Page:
Move any documents you want to keep, then empty the folder.
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Duplicate files are a common issue. Unfortunately, there aren't too many free alternatives to the old-fashioned way: Keeping your eyes peeled as you weed them out one by one. These space-demanding apps have their own in-app content and trash cans. If you're doing a major cleanup, don't forget to address these content libraries. Don't forget that your files and folders are not truly deleted — and won't free up any space — until you empty the Trash.
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If you're maxing out your internal storage, a few bouts of focused deletion only go so far. Move your files to the cloud or an external storage device, or you'll keep facing the same problem. Old work or school projects and photo collections are prime candidates for off-device storage. If you're used to Windows machines and their built-in defragmentation tools, don't fret that they're missing from your Mac. Macs and PCs store files differently, and defragmentation is generally a non-issue in the Apple ecosystem.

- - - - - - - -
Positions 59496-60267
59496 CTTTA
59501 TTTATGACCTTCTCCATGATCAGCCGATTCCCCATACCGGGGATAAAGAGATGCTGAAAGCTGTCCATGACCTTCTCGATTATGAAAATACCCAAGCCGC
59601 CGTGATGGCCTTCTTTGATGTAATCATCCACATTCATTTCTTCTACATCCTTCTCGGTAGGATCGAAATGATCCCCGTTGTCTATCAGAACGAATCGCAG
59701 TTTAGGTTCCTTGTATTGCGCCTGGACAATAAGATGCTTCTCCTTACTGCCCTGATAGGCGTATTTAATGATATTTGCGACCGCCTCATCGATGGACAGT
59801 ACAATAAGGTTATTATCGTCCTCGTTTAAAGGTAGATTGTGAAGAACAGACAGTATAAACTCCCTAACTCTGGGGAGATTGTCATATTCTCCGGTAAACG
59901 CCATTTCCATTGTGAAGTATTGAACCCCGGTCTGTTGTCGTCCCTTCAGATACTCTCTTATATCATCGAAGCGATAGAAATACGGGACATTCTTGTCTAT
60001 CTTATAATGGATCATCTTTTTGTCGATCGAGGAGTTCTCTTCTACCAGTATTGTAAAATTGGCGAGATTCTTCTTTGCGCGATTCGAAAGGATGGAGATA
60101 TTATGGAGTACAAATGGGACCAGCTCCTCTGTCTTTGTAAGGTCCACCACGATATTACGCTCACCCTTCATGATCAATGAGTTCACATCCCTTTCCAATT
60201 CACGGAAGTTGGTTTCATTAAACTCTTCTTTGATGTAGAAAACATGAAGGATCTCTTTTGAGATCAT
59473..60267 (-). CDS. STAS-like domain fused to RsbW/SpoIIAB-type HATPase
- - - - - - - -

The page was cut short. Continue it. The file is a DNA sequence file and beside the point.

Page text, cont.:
Specifically, you can run the First Aid feature, which can repair certain disk problems. Generally, if there's something wrong with a disk, you'll know it: Corrupt files, the computer won't start, apps quit unexpectedly, or external devices don't work. But it's a quick and harmless practice to check on your drives as part of routine maintenance. Open Disk Utility, and select the drive you'd like to check the one that includes your operating system is usually called Macintosh HD.
Then click the "First Aid" button at the top of the window. Follow the prompts to run a scan and repair any found issues. Unlike hard disk maintenance, adding RAM memory to your machine can make striking, immediate improvements in your computer's performance. That's because RAM handles all of your device's active functions. You're giving RAM a real workout. In general, more RAM is better.
Instructions for adding RAM depend on the model of your machine assuming you have a model where it's possible — none of Apple's recent MacBooks support upgrading RAM , but you may be pleasantly surprised at their simplicity. On a newer iMac, for instance, swapping out RAM is comparable to opening a trap door and plugging in a couple of disks. If you're considering this, the first step is to check the amount of RAM in your computer and see if it's capable of holding more. This window tells you how much RAM you have, and how much your machine is capable of holding.